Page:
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TrojanFlyer Malware Detected: Affects 120,000 Android Phones

The DFNDR Research Lab has discovered an insidious malware. Learn which apps to avoid on on Google Play and how to protect your device.

PSafe’s Threat Analysts have discovered a malicious malware that infected at least 8 apps in Google Play. The malware, named TrojanFlyer, has the potential to affect at least 120,000 Android users, possibly more. If you don’t have Full Virus scan activated, do so now, to safeguard your Android device from these kinds of vicious attacks.

The mistake that app users make is assuming that only one or two apps are infected, concluding that suspicious apps fall into the same category on Google Play, or are produced by the same developer.

Not so with TrojanFlyer. In this latest attack, cyber criminals used clever methods by corrupting several apps in different categories carrying the same malware.

These developer names popped up across the 8 apps: Chet Grode, DenSavin, Lakov Kay. The apps were a QR code reader, wallpaper, battery optimizer, and photo galleries of beautiful women.



TrojanFlyer-Apps3 (1)

These 8 app packages were the culprits:

  • com.appmasteringsoft.qrcodefree
  • com.boxedstudiolow.wallhdplus
  • com.ivoice.voicecallsrecorderapp
  • com.microtikappstudio.wallalbumsfree
  • vn.smartringtonesapp
  • com.exfrontvisuals.hdimagesfree
  • Com.esterightsapps.wallcollectionfree

After users initially downloaded these apps, they behaved normally, while in the background the malware was already running, using a service to start the APP which takes over a user’s entire operating system.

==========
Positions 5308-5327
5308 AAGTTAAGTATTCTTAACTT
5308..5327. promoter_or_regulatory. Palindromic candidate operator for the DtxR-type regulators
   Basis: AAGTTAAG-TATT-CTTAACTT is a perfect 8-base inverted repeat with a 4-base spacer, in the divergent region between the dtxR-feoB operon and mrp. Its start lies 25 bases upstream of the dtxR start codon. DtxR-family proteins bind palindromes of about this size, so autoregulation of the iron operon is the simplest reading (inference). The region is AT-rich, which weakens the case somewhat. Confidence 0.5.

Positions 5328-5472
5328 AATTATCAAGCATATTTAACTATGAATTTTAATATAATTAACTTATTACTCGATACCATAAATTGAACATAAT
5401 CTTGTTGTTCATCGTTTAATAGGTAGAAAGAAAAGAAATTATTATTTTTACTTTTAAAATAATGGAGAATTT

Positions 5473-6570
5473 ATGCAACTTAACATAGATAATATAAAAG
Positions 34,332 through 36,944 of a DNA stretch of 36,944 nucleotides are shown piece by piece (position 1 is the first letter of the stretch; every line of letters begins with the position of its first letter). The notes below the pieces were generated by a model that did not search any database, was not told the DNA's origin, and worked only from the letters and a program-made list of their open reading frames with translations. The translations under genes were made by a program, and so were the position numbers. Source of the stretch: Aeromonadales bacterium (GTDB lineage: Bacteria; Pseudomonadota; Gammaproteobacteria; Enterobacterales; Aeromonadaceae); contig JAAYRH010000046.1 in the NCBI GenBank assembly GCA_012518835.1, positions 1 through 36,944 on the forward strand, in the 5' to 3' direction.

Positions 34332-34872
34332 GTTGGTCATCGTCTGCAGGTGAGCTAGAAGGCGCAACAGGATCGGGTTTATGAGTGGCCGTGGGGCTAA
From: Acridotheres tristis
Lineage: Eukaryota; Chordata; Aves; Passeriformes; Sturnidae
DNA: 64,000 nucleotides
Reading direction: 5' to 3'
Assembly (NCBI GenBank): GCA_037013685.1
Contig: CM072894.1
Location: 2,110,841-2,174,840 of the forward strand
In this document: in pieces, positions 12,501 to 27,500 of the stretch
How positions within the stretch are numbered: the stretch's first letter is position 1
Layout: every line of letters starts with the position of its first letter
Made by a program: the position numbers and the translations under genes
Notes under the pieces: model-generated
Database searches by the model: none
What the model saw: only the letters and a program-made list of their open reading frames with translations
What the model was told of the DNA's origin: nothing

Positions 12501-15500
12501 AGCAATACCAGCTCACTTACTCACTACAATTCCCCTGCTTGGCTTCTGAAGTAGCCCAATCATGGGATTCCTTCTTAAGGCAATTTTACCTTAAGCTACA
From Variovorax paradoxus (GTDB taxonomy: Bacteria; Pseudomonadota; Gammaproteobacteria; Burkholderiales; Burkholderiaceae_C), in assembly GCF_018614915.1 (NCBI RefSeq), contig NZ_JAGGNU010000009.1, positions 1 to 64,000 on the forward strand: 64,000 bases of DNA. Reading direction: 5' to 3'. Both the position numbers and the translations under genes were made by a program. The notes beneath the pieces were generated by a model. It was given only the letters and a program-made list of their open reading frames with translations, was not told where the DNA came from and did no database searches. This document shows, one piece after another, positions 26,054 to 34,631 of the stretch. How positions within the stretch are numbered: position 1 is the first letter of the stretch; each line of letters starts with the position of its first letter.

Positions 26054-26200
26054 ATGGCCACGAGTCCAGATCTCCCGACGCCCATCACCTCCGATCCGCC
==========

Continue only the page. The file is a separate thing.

The malware used a developer’s tool called AlarmManager to monitor if a smartphone is turned on and has a WiFi connection. Once an Internet connection is established, hackers downloaded the second part of the malware.

Next, the malware gained further control through permissions. These apps asked users permission to make calls, access SMS information and call history, as well as, access a user’s filing storage system, including personal photos.

Once the malware gained control, it could gain access to the entire device’s contents. Including, call history:


Contact list:


SMS history:

TrojanFlyer-SMS (1)

Number of photos and photo storage:


The scary result is criminals had full control of a smartphone with TrojanFly, being able to access personal information, private photos, make calls, send text messages, or infiltrate banking apps.

With the latest Android 6.0/7.0 updates, permissions for your apps has certainly changed, but always be cautious which permissions you allow. Ensure the permissions fit the purpose of the app.


If you’re being asked for access to your contacts list, for example, and you’re unsure, always delete the app immediately and activate a trusted antivirus app.

PSafe’s DFNDR security app deters 65,000 instances of malware and 700,000 suspicious links a day. We strive to offer the most robust protection for your Android device. Find our full suite of products on the Google Play store now.